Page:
The ride quality of the Audace has a polished feel to it and there are absolutely no vibrations at all. As much as the massive engine vibrates at idling, thanks to the elastic kinematic engine mounts, the vibrations magically disappear when the bike is set in motion. The ride-by-wire throttle works wonders for the Audace and has just the right amount of sensitivity to it. The cruise control feature is easy to use on the go and is smart enough to adapt to overtaking maneuvers providing the rider a 30 km/hr window. Once braked, it goes into standby and can be activated with just one short press while deactivating it completely requires a long uncomfortable press of about 5 seconds.

The black engine head with tiny bits of chrome is an absolute masterclass!

The Moto Guzzi Audace typically being an urban cruiser, misses out on a windshield which therefore puts a limit to its highway cruising abilities. The wind blast up to 140 km/hr is somewhat bearable but the bike is still stable at higher speeds. The suspension setup is aptly designed and can tackle typical Indian urban roads. The smallest of potholes aren’t even felt when passed on and the bigger ones are taken care of by the 110 mm travel front forks and the dual rear shock absorbers.

Twin exhausts and a badass tail give the Audace its animal magnetism

Verdict – The Moto Guzzi Audace has much more to offer than just fancy electronics and bad boy styling. With the right amount of wildness, the Audace sure does carry it all with sophistication. As much as raw it looks, each and everything about it is crafted with so much finesse. Talk about all-matte-black theme, the 1400cc V-twin, shaft drive, three level traction control, and you could go on and on. It carries with it a class like no other. With a price tag of Rs. 23 lakhs (OTR Pune), the Audace may not be the best for what you pay, but certainly stands out from the rest. When you finally snap out of the trance that makes you ask why you’ve been so bad, a grin on your face as you crank the V-Twin, will automatically set things straight as you ride off into the badlands.

The Moto Guzzi Audace is easily one of the best cruisers in India. Its hypnotising personality is enough to sell itself. With a brand value of that of Moto Guzzi, the Audace is definitely worthy of being called a premium cruiser as it lives up to every bit of it.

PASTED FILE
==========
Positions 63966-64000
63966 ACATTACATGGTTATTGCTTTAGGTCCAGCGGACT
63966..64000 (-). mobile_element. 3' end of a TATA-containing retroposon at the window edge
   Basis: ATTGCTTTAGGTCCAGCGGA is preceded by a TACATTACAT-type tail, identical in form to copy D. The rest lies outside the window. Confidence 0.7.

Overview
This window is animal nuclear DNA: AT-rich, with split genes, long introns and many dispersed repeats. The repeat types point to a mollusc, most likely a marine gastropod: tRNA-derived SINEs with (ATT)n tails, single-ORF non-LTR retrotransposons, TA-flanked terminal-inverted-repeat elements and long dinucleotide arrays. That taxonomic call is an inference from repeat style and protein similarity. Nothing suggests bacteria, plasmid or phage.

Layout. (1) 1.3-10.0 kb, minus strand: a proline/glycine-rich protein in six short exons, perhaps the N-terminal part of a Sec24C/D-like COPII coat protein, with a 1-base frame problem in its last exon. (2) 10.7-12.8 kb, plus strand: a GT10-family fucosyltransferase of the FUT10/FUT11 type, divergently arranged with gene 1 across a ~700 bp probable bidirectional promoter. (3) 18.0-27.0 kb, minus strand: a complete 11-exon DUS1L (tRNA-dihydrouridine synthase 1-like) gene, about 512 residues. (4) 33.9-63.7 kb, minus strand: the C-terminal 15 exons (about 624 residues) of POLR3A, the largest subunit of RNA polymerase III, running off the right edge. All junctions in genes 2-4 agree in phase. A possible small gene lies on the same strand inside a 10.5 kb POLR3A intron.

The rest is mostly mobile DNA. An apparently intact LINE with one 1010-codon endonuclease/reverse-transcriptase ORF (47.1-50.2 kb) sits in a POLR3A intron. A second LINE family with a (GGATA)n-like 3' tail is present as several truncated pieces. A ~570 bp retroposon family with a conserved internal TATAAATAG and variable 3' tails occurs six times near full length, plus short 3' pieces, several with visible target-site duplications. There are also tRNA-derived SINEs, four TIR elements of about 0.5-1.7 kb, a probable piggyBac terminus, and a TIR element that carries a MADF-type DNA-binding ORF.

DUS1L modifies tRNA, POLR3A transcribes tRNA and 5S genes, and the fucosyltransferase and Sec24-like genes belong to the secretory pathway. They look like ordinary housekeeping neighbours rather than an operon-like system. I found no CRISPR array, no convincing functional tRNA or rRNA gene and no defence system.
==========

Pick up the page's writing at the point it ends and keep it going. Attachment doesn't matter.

A compact instrument cluster makes sure nothing gets in the way of your riding experience

What’s Cool

* All matte black theme looks slick
* Ample amount of electronics for a cruiser
* Brilliant riding dynamics
* Well contained NVH levels

What’s Not So Cool

* Uncomfortable straight handlebar
* Relatively higher fuel consumption due to heavy weight
* Limited dealership network

The signature shaft drive by Moto Guzzi ensures a knock free ride

Moto Guzzi Audace Specifications

* Engine: 1380cc, 90-degree V-Twin, oil-cooled, 4 valves, double ignition
* Power: 96 BHP @ 6500 RPM
* Torque: 121 Nm @ 3000 RPM
* Transmission: 6-speed gearbox
* Fuel Consumption: 11-17 km/l
* Fuel Type: Petrol (97 Octane)
* Frame: Steel tubed double cradle with elastic kinematic engine mounts
* Suspension: 45 mm dia forks (Front), Double shocks with adjustable extension and spring preload (Rear)
* Tyres: 130/70/R18 (Front), 200/60/R16 (Rear)
* Brakes: Dual 320 mm floating discs with 4-piston horizontally opposed callipers (Front), single 282 mm disc with 2-piston callipers (Rear), ABS

Moto Guzzi Audace Dimensions

* Length x Width x Height (mm): 2445 x 920 x 1145
* Wheelbase: 1695 mm
* Ground Clearance: 165 mm
* Seat Height: 740 mm
* Fuel Tank Capacity: 20.5-litres (5-litres reserve)
* Kerb weight: 299 kgs (with all fluids except fuel)

Sleek design with muscle in the right places, it has a perfect blend

Testers’ Note:

“The Moto Guzzi Audace is a smooth performer, it doesn’t behave like a typical cruiser motorcycle although it does offer the feel of one. There is good enough power on tap but what impresses is how easy it is to ride in spite of the intimidating dimensions. For those looking at Harleys in a similar price bracket, the Moto Guzzi Audace does come across as a splendid alternative but the limited dealership network is a huge hiccup for its success in our country.” – Faisal Khan, Editor, MotorBeam.
“The Moto Guzzi Audace was the largest cruiser motorcycle ridden in terms of cubic capacity but not the most difficult to ride! With the massive heads coming out from below the fuel tank to the the shaft driven rear, everything is impressive. The hardware with the traction modes and the ABS also make the Audace more appealing. Initial and traffic riding does stress out the rider but highways are the perfect place to ride this beautiful Moto Guzzi at three digit speeds with ease.” – Dhanil Vira, Road Tester, MotorBeam.
“I was at first intimidated by the bulky nature of the Audace, and to find out that it weighs 300 kgs only enervated me more. But to my surprise, it was so easy to handle all the weight because of such excellent dynamics, it slipped out of my mind that I’m actually riding a cruiser. The riding modes, traction control and ABS bring so much sophistication to it. The Audace is a bike that truly hypnotizes you and brings out your zesty self.” – Adwait Babras, Road Tester, MotorBeam.

Picture Editing: Sri Manikanta Achanta